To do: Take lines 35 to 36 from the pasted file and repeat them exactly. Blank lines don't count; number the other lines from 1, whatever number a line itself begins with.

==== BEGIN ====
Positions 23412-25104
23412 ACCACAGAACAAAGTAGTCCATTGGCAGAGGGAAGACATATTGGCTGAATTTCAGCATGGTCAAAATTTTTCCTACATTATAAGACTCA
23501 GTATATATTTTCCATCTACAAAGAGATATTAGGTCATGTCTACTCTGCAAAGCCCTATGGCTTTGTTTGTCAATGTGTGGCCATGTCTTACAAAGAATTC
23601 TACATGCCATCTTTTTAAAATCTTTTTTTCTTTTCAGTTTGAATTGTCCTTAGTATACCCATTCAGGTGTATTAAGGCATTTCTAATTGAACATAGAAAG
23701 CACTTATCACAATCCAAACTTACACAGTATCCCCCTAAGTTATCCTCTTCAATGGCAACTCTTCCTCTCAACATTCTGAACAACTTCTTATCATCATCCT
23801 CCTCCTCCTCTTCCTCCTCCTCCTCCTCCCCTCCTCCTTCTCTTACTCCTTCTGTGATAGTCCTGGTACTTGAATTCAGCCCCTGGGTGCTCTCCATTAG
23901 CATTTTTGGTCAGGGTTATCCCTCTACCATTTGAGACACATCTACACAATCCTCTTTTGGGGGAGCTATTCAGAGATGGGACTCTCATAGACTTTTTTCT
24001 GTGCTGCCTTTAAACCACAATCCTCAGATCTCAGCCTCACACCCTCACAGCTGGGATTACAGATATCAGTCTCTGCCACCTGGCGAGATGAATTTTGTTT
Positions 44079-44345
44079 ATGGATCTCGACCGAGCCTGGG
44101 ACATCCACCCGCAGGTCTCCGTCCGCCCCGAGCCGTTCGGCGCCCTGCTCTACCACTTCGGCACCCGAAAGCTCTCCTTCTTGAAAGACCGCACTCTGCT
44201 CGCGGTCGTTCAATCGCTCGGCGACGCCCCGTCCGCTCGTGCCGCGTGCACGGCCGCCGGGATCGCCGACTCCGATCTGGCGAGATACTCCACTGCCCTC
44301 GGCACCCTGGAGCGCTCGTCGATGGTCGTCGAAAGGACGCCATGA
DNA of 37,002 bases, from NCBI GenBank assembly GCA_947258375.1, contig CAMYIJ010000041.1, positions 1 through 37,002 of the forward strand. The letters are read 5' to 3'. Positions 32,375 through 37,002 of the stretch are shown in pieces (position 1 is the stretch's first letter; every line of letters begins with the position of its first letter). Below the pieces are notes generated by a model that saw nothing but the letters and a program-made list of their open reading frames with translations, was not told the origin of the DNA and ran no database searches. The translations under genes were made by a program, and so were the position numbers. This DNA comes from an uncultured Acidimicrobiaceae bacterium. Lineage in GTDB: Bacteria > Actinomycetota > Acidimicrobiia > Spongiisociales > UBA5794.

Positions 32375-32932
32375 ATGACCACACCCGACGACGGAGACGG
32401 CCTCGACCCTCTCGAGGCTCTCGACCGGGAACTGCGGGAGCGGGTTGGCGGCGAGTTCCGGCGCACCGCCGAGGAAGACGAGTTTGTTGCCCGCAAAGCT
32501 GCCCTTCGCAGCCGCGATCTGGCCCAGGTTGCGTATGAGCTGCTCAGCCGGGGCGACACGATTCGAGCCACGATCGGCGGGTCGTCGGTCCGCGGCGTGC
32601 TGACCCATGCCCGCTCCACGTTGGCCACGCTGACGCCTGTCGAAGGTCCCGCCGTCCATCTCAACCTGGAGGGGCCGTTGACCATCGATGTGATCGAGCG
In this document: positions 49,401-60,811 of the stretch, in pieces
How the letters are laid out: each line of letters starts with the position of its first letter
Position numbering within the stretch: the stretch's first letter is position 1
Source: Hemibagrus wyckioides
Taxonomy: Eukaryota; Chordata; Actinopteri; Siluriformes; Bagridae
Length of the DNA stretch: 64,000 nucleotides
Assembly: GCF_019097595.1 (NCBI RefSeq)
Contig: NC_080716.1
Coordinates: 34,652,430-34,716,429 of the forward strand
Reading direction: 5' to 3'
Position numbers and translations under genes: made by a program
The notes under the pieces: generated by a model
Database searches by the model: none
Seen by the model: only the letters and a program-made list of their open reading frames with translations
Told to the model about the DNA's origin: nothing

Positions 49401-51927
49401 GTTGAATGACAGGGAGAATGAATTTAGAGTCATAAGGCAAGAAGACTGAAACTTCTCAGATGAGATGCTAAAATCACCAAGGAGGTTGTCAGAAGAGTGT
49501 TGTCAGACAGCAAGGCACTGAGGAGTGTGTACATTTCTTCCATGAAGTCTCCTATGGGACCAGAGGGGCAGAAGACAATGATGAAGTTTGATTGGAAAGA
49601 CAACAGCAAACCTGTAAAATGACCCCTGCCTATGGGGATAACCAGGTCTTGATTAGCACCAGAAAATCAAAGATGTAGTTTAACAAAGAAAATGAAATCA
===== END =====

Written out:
Positions 49401-51927
49401 GTTGAATGACAGGGAGAATGAATTTAGAGTCATAAGGCAAGAAGACTGAAACTTCTCAGATGAGATGCTAAAATCACCAAGGAGGTTGTCAGAAGAGTGT